Inflation And Broken Windows

My friend David Rosenberg agrees. He did a very interesting podcast with Grant Williams and Stephanie Pomboy. Quoting from the transcript:

David Rosenberg: So look, I would just say that you can almost dust off your slide package from 12 years ago. The same people calling for inflation now were calling for inflation back then. They’re the ones that have to answer as to why it is that inflation in the final analysis even with a stock market that quintupled, and even with a bull market and commodities, and even with 3-1/2% unemployment, we never did get the big inflation. So they’d have to come and explain why all of a sudden we’re going to get inflation in the coming cycle that we couldn’t get in the previous, not just one, not just two, but the previous three cycles.

Stephanie Pomboy: What worries me about it is that I totally agree with you on those forces of deflation or disinflationary forces that are clearly evidenced over that whole period …. But that doesn’t preclude people from getting all hot and bothered and getting chinned up on an inflation scare. They see the dollar going down, they see import prices going up and they assume, okay, well, that’s going to lead to CPI inflation, never mind that as you point out it didn’t for the last decade or even longer, but what is the possibility?

David Rosenberg: [At] the end of the day though, we have the most unpatriotic development you could ever think of, which is that Americans have paid down their credit card balances at a 14% annual rate over the past six months. It’s never happened before. And so it’s very difficult to get inflation when there’s no credit creation, which is what the money velocity numbers are telling you, or where there’s no significant wage growth. Where’s the wage growth going to come from? It’s very interesting that the same people that tell you about inflation are so bulled up on the economic outlook, they believe that full employment is still somewhere at or below 4%.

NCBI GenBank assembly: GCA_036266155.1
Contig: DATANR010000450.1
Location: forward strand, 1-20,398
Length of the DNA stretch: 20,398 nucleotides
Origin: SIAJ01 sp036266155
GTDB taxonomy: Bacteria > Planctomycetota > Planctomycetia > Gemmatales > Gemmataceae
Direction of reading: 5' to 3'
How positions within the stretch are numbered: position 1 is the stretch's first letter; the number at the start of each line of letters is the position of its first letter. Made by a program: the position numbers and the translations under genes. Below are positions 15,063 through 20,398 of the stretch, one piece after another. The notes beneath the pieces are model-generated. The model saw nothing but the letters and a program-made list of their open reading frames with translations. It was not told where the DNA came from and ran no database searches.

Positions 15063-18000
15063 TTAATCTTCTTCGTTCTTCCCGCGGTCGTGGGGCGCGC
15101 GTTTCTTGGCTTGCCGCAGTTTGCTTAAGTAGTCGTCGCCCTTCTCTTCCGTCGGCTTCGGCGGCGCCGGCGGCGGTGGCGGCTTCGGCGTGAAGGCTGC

And of course the Fed’s forecast is that the next few years we’re going to get back to that magical level below 4%. But let’s just say that we have a situation where one in eight Americans is either unemployed or underemployed. There’s still tremendous idle capacity in the labor market. We have a capacity realization rate in industry that’s around 74%. We’re nowhere near the conditions, in terms of the capacity pressures in the economy, that’s going to lead to a sustained increase in inflation. It doesn’t mean that you don’t get some temporary periods of pass through in the goods-producing side from commodities in the weaker dollar, but that’s not lasting inflation.

So which will we get? I suspect both. First off, this summer we will have very low comparisons for inflation if you only look back for 12 months. If we get even a modest recovery in the COVID numbers, we clearly could see some short-term “inflation” in annual data from those weak comparisons. It won’t last. If you look back 24 months (which we never do) you would see inflation still under 2%. And for the record, annualized PCE inflation, the Fed’s favorite measure, is only 1.3% annually today. We have a long way to go to get to 3%.

The debt burden will cap growth enough to keep the inflation mild. It won’t be another 1970s period of sustained inflation. But it might be enough to send gold to record highs. A lot depends on how much inflation the Fed chooses to tolerate. Their recent signals indicate it may be a lot more than we’ve seen in this century. I don’t think they get worked up until inflation is well north of 3% for six months to a year. They have made it clear they want inflation to “average” 2% for a period of time. That means they have to overshoot that target to get that average.

Implications

To get inflation, we have to assume that we have controlled the gripping hand of the coronavirus. Look at what’s happening in Portugal, where B117 recently began taking off.

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